# Water and Energy.

## Presentation on theme: "Water and Energy."— Presentation transcript:

Water and Energy

What can thermal energy do?
Change a substances temperature Change a substances state of matter Any amount thermal energy absorbed by a substance can be used to do either or, but not both

Whenever the water is absorbing the thermal energy from the sun some of it is used to change the temperature of snow, ice, water and vapour Some of it is used to evaporate or melt some of the water

Consider this

Water has a relatively large heat capacity
It takes a lot of energy to raise the temperature of water This means that unlike other substances water can absorb lots of the sun’s energy and it will not change its temperature dramatically

Waters high heat capacity also means that it looses energy relatively slow
So as the sun goes down and night falls the water will still remain a relatively constant temperature

What if water had a low heat capacity?

If water had a low heat capacity
Only a little bit of thermal energy would be needed to raise the temperature So all day long as the Sun’s energy was absorb by the water the temperature would raise dramatically

This would also mean that during the night water would loose it’s heat very fast and the temperature would drop quickly!!!

What can we take from this
Water’s high heat capacity allows it to moderate temperature despite the huge fluctuations of thermal energy that it receives during the day and night. Without it waters temperature would change drastically throughout the course of a day

The Specific Heat Capacity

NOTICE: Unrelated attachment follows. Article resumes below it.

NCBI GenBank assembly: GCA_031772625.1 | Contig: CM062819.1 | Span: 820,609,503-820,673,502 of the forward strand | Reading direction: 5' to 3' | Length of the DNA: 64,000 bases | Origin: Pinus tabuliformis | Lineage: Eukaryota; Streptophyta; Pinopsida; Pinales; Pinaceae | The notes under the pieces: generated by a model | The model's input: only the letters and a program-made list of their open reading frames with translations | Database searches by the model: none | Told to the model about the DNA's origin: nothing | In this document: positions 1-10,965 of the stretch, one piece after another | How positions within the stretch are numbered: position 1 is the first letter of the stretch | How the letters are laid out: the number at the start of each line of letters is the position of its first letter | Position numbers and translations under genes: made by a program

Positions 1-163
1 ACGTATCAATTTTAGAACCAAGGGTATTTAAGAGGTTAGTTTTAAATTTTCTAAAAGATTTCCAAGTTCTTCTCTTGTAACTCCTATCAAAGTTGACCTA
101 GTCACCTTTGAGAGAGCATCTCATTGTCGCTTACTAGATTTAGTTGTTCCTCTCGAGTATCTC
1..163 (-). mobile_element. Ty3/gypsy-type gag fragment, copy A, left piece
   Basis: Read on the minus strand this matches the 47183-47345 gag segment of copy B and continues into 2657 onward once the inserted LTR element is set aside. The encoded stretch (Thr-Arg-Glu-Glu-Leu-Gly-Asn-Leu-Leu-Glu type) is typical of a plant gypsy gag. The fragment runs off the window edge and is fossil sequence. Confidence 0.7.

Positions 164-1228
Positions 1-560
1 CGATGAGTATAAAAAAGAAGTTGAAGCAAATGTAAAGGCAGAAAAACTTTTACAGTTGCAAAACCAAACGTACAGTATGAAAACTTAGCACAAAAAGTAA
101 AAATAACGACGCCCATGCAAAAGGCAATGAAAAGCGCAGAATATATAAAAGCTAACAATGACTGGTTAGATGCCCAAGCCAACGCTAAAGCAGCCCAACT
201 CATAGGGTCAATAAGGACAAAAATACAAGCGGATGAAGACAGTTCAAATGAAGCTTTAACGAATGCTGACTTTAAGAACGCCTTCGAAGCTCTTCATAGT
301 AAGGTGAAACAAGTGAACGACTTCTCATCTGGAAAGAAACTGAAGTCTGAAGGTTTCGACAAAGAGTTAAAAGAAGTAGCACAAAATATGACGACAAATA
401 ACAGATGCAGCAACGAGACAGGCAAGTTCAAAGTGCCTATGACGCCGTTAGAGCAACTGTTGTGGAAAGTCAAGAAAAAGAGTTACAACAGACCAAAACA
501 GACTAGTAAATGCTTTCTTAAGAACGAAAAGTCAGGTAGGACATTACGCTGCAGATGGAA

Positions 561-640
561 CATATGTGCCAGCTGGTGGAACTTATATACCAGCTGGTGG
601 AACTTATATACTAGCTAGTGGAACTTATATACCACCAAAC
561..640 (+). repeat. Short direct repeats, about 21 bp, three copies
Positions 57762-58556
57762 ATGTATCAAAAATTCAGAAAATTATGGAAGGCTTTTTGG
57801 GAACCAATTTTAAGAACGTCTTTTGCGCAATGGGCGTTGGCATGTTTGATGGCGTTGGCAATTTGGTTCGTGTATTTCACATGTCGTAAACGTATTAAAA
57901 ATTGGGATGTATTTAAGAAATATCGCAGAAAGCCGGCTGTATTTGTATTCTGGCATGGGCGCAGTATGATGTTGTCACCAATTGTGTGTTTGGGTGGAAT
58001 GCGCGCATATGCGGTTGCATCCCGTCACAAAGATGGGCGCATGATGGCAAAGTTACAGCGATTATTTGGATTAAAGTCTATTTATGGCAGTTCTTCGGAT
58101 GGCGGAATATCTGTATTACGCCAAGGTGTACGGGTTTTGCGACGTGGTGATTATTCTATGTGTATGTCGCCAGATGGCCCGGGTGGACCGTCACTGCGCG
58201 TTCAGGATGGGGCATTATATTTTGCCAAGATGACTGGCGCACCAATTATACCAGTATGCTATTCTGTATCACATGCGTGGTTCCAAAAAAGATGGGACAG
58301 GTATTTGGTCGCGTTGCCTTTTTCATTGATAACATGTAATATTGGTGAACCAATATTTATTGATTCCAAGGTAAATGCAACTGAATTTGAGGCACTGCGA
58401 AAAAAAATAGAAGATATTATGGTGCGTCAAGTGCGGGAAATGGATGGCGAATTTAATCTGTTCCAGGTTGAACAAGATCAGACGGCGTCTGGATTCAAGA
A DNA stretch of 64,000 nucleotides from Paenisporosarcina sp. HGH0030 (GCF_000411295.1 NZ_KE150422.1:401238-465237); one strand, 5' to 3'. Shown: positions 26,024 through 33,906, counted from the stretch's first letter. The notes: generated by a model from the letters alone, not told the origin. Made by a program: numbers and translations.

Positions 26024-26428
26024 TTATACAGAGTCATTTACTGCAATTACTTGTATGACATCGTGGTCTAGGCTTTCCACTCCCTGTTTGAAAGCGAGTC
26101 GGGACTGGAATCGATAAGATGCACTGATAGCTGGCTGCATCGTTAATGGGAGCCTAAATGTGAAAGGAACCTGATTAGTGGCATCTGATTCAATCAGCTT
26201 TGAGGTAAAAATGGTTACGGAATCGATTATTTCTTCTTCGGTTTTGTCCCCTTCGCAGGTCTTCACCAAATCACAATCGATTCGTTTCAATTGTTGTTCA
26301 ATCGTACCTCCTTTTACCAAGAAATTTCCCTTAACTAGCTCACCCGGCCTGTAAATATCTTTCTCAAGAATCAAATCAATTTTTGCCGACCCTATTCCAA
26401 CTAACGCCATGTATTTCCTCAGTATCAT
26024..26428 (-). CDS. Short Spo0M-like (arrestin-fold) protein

How much energy it takes to raise the temperature for 1.0 g of a substance by 1° C is called the specific heat capacity We can find out how much energy is needed to change an objects temperature with this equation: Q = mcΔT

Q is bigger Effects of Mass on Heat Large object = mcΔT Smaller object
Q is smaller Think of boiling water for tea or cooking, more water means more time and energy Hot water tanks at home Conclusion: bigger objects need more energy to raise their temperature

Q is bigger Effect of SHC on Heat Large Specific Heat = mcΔT
Smaller Specific Heat = mcΔT Q is smaller 4.18 J/g·°C 0.32 J/g·°C Conclusion: bigger SHC need more energy to raise their temperature by the same amount

Effect of Temp Change on Heat
Large Temp Change = mcΔT Q is bigger Smaller Temp change = mcΔT Q is smaller Conclusion: bigger SHC need more energy to raise their temperature by the same amount

Energy that doesn’t raise temperature
Not all of the energy that is absorbed by water is used to raise it’s temperature. Some of the energy is used to evaporate the water and is not used to increase the temperature

The amount of energy it takes to convert 1
The amount of energy it takes to convert 1.0 g of water to a gaseous state is called the heat of vaporization We can find how much energy it will take to evaporate liquid water with this equation Q = mΔH°vap Notice there is no symbol for temperature because none of the energy required (Q) is being used to change the temperature during a state change

Energy that doesn’t raise temperature con’t
The same can be said for changing solid water into liquid water (fusion, aka: melting) We call the energy required to convert 1.0 g of solid water to the liquid state the heat of fusion

We can find how much energy it will take to evaporate liquid water with this equation
Q = mΔH°fus Notice there is no symbol for temperature because none of the energy required (Q) is being used to change the temperature during a state change

Compared to other substances
Water’s heat of vaporization and heat of fusion are relatively larger than other substances. This means it will need to absorb lots of energy to melt or evaporate water – energy that will not be used to change water’s temperature

Heating Curve